"I really want another life other than the one I have in Wesley Heights," she said. "Not being able to drive a car, I feel so imprisoned here . . . I really had to create another life for myself."

She took her two daughters, now 15 and 12, to Creedmoor, the mental hospital where Sylvia Frumkin was treated, and to the Brooklyn slums where the welfare mother lived. They spent one Christmas day with George Malinow, the convicted burglar she chronicled in "A Prison and a Prisoner." She took them partly because she wants them to share her life and partly as an antidote to the world of private schools and privilege that surrounds them.

"You want them to see people that are unfortunate, not just those who own BMWs and Porsches and belong to racist country clubs, people who think it's important to have an alligator on their shirt one year and a polo player the next . . . " she said. "I'm so chagrined that they go to a school National Cathedral School for Girls where there is a program to spend spring vacation in Italy or France; there are kids there who are driven to school in Rolls Royces. I don't want them to grow up thinking that's normal." Public school proved to be academically inadequate, she said somewhat apologetically, and she prizes a rigorous education. "When I was 15 I could speak four languages, I could go anywhere in South America or Europe and manage. I want that kind of independence and curiosity for them, and that they get a sense of how lucky they are."

Even a children's birthday expedition to the Source Theater turned into a social lesson, as the theater is on 14th Street and the return journey provided a panorama of downtown hustlers at work.

Her editorial home is The New Yorker, a magazine flush with advertisements distinctly aimed at the owners of BMWs and wearers of alligator shirts. For Sheehan, it has been a place where she has been allowed to blossom, starting as a writer of humor and the ruminative "Talk of the Town," moving on to the lengthy investigative pieces on which she now concentrates. Her kind of writing is luxurious journalism: free of time constraints and editorial interference, she can eschew newspaper shorthand, include at length details and anecdotes, and change names to permit even fuller honesty. She disputes the idea that The New Yorker is read largely by the upper middle class, pointing to the letters she has received in response to her pieces as evidence. "They are not from wealthy addresses, or on stationery that rich people would use," she says.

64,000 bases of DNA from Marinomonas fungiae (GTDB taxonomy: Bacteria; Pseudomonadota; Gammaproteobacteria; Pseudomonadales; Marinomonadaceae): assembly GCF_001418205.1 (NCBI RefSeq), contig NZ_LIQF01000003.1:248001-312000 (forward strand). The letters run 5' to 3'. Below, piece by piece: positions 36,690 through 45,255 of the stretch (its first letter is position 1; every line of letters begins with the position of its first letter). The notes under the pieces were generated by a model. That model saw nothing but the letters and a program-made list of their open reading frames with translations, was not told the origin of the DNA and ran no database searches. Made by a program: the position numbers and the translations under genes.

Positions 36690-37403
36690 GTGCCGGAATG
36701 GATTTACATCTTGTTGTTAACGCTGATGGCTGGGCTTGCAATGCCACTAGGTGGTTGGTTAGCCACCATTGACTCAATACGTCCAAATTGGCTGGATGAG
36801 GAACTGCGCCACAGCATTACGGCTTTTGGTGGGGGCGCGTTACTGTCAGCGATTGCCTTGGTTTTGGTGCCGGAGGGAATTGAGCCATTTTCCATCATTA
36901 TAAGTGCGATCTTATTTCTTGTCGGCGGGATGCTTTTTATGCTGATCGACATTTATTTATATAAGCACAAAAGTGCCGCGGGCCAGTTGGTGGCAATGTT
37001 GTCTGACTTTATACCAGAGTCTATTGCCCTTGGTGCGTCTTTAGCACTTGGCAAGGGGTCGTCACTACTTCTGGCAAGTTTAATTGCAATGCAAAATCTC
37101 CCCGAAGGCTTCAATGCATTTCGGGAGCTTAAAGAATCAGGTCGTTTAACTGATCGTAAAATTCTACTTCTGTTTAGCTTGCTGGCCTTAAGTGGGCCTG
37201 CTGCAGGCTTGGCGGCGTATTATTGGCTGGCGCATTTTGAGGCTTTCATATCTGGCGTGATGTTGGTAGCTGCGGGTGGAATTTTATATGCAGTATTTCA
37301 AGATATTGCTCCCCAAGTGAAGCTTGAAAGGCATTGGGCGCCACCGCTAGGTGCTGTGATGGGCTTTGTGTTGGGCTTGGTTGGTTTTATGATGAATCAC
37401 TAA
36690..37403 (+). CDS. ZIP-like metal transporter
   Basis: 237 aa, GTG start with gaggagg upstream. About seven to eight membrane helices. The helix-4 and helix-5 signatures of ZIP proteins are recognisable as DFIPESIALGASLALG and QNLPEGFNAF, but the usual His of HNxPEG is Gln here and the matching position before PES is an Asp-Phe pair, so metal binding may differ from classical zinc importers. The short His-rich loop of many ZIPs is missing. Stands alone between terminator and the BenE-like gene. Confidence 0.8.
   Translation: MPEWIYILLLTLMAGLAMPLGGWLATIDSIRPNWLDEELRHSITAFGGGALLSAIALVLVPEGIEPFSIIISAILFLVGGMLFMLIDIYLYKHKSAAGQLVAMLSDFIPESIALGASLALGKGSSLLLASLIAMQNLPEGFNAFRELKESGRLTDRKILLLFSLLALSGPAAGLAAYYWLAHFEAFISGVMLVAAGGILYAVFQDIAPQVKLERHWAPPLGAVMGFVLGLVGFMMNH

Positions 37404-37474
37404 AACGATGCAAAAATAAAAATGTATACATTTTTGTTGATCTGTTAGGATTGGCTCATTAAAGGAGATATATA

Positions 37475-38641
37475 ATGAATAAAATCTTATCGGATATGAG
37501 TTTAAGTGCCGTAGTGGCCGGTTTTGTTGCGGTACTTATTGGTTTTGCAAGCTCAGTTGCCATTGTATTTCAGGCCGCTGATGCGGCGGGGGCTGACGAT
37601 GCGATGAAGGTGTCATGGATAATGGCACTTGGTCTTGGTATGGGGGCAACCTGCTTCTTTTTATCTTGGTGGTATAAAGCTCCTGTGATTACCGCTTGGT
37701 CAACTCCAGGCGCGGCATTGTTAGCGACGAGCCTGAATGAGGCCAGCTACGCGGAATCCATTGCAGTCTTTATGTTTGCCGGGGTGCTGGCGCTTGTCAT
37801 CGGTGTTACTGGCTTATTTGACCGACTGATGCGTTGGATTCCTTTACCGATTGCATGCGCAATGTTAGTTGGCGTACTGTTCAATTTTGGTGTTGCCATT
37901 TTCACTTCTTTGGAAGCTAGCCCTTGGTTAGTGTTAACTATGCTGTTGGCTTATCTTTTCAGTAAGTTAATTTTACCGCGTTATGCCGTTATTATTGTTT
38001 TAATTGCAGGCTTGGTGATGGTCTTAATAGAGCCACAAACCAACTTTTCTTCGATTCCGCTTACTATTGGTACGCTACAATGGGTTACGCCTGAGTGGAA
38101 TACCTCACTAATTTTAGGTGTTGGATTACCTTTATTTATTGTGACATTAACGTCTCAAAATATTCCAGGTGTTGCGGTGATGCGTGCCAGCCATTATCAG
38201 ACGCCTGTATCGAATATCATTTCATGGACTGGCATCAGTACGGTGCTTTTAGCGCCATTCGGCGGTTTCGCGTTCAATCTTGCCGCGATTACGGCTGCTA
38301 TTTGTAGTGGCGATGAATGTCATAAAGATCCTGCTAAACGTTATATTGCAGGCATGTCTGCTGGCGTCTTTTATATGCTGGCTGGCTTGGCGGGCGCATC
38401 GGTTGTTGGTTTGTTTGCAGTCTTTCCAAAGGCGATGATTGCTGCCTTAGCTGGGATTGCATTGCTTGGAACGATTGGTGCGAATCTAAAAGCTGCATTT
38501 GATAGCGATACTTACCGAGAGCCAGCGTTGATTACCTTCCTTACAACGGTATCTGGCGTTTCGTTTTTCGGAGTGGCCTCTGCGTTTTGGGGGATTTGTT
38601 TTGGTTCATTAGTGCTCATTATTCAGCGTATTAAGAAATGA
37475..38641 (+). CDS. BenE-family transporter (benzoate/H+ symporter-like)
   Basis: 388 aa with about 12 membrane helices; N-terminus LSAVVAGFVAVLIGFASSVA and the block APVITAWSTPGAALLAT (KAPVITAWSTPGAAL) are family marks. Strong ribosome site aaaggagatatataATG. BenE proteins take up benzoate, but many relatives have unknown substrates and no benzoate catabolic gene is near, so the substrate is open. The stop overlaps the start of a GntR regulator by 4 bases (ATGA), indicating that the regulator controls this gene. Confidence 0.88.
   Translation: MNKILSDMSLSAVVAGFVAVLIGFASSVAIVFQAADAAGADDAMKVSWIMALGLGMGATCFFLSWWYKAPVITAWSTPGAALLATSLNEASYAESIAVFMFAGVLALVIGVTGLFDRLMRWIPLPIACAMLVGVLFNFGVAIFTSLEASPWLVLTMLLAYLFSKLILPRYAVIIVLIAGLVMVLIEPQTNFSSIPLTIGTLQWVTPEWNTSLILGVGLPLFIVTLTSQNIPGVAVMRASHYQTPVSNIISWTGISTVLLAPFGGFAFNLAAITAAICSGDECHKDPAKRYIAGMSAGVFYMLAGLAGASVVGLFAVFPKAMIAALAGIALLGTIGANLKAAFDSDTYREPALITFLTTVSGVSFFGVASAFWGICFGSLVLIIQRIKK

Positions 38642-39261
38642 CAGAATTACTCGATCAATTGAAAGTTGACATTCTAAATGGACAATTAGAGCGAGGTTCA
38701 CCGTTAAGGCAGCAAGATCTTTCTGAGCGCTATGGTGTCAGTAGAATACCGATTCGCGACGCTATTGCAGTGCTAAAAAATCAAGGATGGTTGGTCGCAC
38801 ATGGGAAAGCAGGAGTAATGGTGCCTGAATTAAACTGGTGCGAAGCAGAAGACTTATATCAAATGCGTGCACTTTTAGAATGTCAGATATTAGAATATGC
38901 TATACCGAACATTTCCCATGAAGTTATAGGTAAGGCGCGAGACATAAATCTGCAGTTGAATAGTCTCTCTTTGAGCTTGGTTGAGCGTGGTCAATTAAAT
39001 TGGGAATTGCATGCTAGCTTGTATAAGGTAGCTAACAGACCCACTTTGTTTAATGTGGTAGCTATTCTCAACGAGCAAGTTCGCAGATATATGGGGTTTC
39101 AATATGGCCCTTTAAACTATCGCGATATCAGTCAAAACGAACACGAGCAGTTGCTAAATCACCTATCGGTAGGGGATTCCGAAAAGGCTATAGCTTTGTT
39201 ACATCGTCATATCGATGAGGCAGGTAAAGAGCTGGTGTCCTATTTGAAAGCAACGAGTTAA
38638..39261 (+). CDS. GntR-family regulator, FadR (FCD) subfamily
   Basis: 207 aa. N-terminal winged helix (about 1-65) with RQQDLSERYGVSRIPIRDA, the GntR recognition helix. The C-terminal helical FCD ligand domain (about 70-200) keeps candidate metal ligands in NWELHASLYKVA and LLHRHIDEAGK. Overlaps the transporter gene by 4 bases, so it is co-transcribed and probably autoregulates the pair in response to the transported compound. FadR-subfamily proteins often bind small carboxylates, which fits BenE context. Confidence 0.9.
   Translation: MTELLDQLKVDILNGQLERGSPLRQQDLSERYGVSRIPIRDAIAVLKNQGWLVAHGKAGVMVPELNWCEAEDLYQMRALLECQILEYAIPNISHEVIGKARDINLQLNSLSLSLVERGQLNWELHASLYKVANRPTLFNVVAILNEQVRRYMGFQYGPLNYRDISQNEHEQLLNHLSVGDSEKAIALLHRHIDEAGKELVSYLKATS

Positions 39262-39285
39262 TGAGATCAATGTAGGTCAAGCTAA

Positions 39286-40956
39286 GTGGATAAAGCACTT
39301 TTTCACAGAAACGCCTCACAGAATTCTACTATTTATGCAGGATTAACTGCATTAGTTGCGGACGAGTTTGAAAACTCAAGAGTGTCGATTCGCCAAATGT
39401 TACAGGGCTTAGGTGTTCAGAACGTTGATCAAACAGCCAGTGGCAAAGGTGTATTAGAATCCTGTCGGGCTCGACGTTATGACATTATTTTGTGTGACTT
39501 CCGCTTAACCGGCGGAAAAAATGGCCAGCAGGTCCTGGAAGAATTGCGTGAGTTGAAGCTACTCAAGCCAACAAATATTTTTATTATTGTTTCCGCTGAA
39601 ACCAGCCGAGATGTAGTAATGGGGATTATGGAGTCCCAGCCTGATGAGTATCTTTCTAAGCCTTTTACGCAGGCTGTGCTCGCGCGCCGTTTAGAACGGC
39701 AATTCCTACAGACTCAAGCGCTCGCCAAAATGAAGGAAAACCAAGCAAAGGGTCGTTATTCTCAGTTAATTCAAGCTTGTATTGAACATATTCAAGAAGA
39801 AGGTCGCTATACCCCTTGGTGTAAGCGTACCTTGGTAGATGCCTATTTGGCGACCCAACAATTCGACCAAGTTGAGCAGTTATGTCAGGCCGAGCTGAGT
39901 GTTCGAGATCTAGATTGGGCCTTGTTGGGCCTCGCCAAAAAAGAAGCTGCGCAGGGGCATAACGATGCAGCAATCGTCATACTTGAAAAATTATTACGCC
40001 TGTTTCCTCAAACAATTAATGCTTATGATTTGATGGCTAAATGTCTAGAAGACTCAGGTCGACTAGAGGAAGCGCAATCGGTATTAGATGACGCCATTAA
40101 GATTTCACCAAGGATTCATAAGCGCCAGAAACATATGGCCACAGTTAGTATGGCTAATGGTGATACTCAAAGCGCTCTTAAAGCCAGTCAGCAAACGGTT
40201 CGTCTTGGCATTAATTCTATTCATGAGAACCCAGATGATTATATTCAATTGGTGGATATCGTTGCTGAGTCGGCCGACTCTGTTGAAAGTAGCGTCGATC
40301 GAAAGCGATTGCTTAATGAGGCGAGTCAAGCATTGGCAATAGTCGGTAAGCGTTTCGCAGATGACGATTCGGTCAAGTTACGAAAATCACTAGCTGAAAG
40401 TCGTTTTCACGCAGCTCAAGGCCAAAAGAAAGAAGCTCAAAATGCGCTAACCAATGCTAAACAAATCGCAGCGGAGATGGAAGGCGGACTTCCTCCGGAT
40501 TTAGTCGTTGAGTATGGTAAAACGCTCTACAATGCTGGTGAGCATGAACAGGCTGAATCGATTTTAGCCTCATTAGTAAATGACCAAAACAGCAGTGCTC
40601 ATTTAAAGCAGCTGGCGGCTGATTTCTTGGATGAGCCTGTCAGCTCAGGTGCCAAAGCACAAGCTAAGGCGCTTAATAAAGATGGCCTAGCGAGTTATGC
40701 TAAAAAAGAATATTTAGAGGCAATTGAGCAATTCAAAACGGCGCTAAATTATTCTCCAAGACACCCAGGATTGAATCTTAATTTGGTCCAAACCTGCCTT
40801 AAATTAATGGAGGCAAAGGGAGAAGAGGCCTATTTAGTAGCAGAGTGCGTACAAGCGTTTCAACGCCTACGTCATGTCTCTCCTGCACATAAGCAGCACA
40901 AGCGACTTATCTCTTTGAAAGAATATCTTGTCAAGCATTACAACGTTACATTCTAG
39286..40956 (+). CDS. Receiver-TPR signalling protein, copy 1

"Where else could you say to the editor, 'I want to write about an insane asylum,' and he says, 'fine,' and you come back a year and a half later with over 100,000 words, and he prints them," she said.

The spare, unadorned style she favors is quite conscious. "I learned that plainness can work as well as fanciness," she said. "Like the first line of 'A Welfare Mother': 'Carmen Santana is a welfare mother.' It looks so easy but it takes me two years to get there."She often rewrites a draft as many as 14 times. She can recite Yeats for half an hour, having memorized his work during a time when she was examining her own style. She rereads "Tender Is the Night" every year; her other stylistic models are the nonfiction works of E.B. White and Joseph Mitchell.

In 1978 she published a first-person piece in The New Yorker about an automobile accident her husband had in 1974. The accident put him in the hospital for two months and curtailed his earning abilities for almost a year; even today he takes medication for pain. It was a traumatic experience for them, and one of her ways of dealing with it was to write about the accident, the treatment and the perpetrator in dispassionate detail. The result revealed her reporter's reactions, as in this paragraph: "After Dr. Mourad told me that Neil had broken several ribs, I realized I didn't know how many ribs human beings have. I consulted a dictionary, learned that the number was twenty-four, and took what comfort I could from the fact that seventeen of Neil's were intact."

In reportorial fashion, they tracked down the man who had run into Neil Sheehan: He had an unregistered car, no insurance and a history of driving on the wrong side of the road.